Chrysler Group’s Jefferson North Assembly Plant (JNAP) in Detroit is gearing up for the public launch of the redesigned 2005 Jeep Grand Cherokee. A $US241 million capital investment involved a significant overhaul of the plant’s body and paint shops as well as the implementation of innovative processes.

“By overhauling many critical areas at Jefferson North, the facility is now better positioned to implement smart manufacturing techniques, using a balanced combination of robotics, people and processes to run a more efficient assembly line,” said Frank Ewasyshyn, Chrysler’s manufacturing head. “Smart manufacturing also doesn’t compromise design or quality. Even with the addition of many new high-tech product features, we’ve built in consistent quality with each vehicle that rolls off the line.”

JNAP went through a three-week tooling, equipment and manufacturing process changeover this summer. As a result, the plant is now equipped with the capability to build multiple models, while simultaneously piloting an additional vehicle. It also has the ability to implement future product introductions with a rolling launch strategy, minimising production loss.

The launch preparation had engineering, manufacturing and supplier teams working together at the plant, test-building pilot vehicles on the same assembly line, helping validate vehicle quality and getting on-the-assembly-line training.

Reusing existing equipment

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In order to launch multiple vehicles at the same plant, in a short span of time and with less capital investment, Chrysler applies a plant asset reutilisation strategy. At JNAP, the majority of the body shop assets (robotics, tooling, conveyor lines, etc.) were reused, creating a new body shop with existing equipment and within the plant’s current floor plan.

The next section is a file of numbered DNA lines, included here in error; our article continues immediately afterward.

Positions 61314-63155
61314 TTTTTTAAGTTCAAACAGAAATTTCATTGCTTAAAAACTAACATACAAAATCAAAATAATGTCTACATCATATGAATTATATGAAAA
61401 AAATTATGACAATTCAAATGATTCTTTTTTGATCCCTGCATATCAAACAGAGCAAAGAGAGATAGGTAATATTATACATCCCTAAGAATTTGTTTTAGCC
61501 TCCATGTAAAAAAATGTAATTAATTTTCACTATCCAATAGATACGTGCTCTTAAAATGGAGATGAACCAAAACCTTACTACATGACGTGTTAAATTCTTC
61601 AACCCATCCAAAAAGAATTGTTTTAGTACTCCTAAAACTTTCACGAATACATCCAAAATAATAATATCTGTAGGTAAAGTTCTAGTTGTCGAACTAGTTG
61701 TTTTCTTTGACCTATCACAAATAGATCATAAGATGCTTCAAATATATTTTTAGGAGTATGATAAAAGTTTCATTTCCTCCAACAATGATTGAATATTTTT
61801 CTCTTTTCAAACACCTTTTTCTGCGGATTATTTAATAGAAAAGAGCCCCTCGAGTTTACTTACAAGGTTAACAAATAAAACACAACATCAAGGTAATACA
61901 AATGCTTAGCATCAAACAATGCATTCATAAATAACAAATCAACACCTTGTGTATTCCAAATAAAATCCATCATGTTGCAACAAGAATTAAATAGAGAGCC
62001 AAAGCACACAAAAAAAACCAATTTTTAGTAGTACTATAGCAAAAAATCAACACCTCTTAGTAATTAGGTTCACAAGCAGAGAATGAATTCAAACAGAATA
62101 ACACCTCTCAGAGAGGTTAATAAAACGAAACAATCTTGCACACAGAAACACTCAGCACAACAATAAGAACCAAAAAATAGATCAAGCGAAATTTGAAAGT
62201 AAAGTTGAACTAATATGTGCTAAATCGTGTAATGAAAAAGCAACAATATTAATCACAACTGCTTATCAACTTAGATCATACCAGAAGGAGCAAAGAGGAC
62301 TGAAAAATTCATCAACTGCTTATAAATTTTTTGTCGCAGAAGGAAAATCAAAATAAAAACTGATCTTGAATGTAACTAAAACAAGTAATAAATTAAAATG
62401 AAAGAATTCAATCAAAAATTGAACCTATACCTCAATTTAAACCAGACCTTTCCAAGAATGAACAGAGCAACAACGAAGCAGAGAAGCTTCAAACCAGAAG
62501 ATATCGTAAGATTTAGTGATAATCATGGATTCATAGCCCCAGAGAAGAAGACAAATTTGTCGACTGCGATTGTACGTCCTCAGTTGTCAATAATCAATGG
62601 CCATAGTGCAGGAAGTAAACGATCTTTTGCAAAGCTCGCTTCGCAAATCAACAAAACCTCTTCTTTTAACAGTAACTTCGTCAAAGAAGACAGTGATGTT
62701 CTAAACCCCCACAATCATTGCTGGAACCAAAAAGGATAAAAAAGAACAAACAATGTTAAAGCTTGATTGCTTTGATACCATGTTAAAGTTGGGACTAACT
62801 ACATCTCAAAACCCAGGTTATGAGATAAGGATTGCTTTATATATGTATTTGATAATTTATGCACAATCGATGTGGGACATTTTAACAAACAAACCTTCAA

As a result, the company was able to redirect millions of dollars towards other projects within the company, rather than tie it up in capital equipment. Past practices would have called for the removal and scrapping of all equipment for the new model.

Extreme makeover

JNAP’s body shop went through an extreme makeover, which required the re- building of the entire operations, in an area of unused white space. Over 200 robots in the existing body shop were refurbished for the launch and approximately 75% of the conveyor line system was either modified or replaced. Similar technology and processes used at other Chrysler plants that recently launched new vehicles were applied to the facility’s makeover.

Paint shop changes also contributed to plant flexibility. The plant launch team added new robotics, changing the sprayers in the paint booths to allow for greater coverage of paint on varying body styles.

Adoption of new quality processes and the addition of sound-dampening technology were implemented for the 2004 Grand Cherokee and are being carried into the 2005 model year programme.


A staggered training strategy played a critical role in ensuring high quality levels from the start. This approach included early process training with plant employees at Chrysler’s pilot operations in Auburn Hills, as well as extensive training at the plant. It also verified safe operating practices by validating ergonomically related processes that were originally created and tested with digital computer tools. Nearly 2,800 plant employees benefited from more than 100,000 hours of training in preparation for new vehicle production.

JNAP began production of the new Grand Cherokee on July 26 and vehicles will reach dealerships this autumn. For markets outside North America, Magna Steyr will manufacture the new SUV for Chrysler in Graz, Austria.